"She comes home Friday after classes, then leaves to go back to school at 6:30 a.m. on Monday mornings," Schmelcher said. "Next semester she has to take 20 credits as well. Sure, it has an effect on her grades, and it’s hard for people to relate because the sport is so unheard of."

This has become the defining characteristic that coaches, and anyone who comes in contact with Shilo Schmelcher, that people have come to know her for: the determination, the relentlessness, the ability to step up in any situation, academic or roller-hockey related, and succeed.

Pat Ferguson, who coaches a competing roller hockey club team in Cumberland, M.D., has seen the dedication Schmelcher has to perfecting her game. When Utica doesn’t have enough players to field a team, Ferguson keeps a spot on the roster for Schmelcher to play in national tournaments with them.

"You can see the determination in her fundamentals and her character," Ferguson said. "In the 2008 World Championships, she was the floor leader without most of the veterans on the floor."

The 2007 National Championships answered any doubts of how committed Schmelcher was to winning.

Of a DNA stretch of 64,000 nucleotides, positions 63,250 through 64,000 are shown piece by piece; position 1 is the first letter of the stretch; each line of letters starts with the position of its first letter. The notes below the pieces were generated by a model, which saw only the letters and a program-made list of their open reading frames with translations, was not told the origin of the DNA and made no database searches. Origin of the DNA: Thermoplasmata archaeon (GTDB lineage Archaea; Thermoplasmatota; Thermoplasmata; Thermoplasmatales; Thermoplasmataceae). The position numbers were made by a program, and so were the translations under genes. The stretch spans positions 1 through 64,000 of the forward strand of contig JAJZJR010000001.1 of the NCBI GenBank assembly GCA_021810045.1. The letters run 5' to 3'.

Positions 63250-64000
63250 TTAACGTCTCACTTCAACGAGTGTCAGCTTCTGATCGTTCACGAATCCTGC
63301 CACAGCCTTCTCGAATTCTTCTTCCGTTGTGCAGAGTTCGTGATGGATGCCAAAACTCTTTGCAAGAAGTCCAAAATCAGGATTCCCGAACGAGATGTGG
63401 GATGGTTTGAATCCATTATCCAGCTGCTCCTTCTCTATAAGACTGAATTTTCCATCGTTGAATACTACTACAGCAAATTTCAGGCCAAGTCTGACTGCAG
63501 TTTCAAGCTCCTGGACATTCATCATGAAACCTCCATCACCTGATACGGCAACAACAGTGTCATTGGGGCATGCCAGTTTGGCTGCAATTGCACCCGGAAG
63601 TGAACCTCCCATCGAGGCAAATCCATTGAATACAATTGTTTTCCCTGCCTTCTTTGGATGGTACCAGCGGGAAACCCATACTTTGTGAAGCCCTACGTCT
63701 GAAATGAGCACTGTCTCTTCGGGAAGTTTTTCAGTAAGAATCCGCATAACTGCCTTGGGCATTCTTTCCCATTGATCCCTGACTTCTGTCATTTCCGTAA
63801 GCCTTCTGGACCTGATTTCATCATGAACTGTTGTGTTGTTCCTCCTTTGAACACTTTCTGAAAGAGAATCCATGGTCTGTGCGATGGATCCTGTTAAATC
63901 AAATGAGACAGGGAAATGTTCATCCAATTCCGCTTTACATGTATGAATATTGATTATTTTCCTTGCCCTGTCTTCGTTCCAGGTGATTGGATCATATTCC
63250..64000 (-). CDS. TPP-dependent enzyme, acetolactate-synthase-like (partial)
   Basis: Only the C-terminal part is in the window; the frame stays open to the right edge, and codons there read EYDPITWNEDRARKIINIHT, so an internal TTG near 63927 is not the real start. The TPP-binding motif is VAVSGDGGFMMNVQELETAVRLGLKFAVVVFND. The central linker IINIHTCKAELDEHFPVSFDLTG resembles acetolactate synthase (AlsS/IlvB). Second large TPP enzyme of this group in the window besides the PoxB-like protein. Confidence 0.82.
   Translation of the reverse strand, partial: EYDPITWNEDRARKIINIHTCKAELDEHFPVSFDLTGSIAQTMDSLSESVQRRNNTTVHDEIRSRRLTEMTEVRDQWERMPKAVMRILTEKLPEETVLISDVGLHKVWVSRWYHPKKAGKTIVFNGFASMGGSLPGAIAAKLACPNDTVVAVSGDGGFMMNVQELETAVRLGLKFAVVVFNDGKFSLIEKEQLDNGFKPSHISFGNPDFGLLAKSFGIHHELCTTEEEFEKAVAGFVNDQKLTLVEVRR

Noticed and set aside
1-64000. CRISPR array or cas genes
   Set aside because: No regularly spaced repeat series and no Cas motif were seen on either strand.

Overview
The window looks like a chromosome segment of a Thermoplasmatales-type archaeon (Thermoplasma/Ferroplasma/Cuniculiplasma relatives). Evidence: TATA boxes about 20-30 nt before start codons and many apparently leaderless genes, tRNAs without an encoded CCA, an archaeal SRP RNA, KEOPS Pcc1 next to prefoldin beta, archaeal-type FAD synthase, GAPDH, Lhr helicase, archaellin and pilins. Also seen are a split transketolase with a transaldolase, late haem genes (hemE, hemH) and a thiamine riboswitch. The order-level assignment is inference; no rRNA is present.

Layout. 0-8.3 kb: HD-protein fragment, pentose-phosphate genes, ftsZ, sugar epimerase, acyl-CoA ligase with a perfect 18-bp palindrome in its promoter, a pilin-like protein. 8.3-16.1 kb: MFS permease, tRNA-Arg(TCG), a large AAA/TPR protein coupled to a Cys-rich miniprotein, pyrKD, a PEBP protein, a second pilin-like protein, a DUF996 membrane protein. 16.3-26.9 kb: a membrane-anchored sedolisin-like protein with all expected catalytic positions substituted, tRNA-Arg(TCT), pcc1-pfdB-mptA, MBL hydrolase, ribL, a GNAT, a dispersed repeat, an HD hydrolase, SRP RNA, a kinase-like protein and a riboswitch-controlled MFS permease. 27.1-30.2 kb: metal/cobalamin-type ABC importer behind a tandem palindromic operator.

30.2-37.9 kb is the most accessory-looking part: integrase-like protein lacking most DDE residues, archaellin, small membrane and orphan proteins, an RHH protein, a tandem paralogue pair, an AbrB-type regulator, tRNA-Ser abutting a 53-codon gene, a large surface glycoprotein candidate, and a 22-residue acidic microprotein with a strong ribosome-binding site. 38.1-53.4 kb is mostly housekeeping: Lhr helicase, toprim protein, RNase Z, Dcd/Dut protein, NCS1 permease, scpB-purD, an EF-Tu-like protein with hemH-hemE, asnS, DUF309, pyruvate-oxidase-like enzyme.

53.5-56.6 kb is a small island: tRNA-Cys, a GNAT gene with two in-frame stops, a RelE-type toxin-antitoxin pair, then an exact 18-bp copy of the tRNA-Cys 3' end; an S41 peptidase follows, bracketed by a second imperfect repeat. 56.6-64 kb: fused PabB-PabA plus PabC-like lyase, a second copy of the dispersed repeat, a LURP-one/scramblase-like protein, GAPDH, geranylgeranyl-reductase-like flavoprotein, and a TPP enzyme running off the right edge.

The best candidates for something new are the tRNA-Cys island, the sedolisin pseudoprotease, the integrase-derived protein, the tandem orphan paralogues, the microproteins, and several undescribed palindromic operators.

"I had four games to play that day, and I woke up throwing up before our first game at seven in the morning," Schmelcher said. "We had no subs, so I was going back and forth between the floor and the sub bench throwing up into a bucket. The next game, I’m bringing a bucket out onto the floor again."

She has been a crucial part of a venerable Utica Thunderbirds heritage that has won 76 percent of the national tournaments they have been in since 1996. The club also has 46 Team USA selections that includes the years that she has been selected.

Bill Schmelcher said her defining moment as a player and a person came when she was only 13 years old. She was playing in the senior division of a co-ed league with her father at the time. The team had made it to the medal round, tied for third place.

The game had come down to sudden death, an inch away from the bronze medal. Knowing they had only one shot left, Bill Schmelcher had come up with a plan. But it required Shilo to break out of her comfort zone and expand on her skills as a player. Up to that point, she had been a conservative player, defensive-minded, with an eye for setting up her brother Shawn for a goal. With Shawn not playing in the tournament, the blueprint required her to step up and become a complete player. All she needed was the determination to put it into action.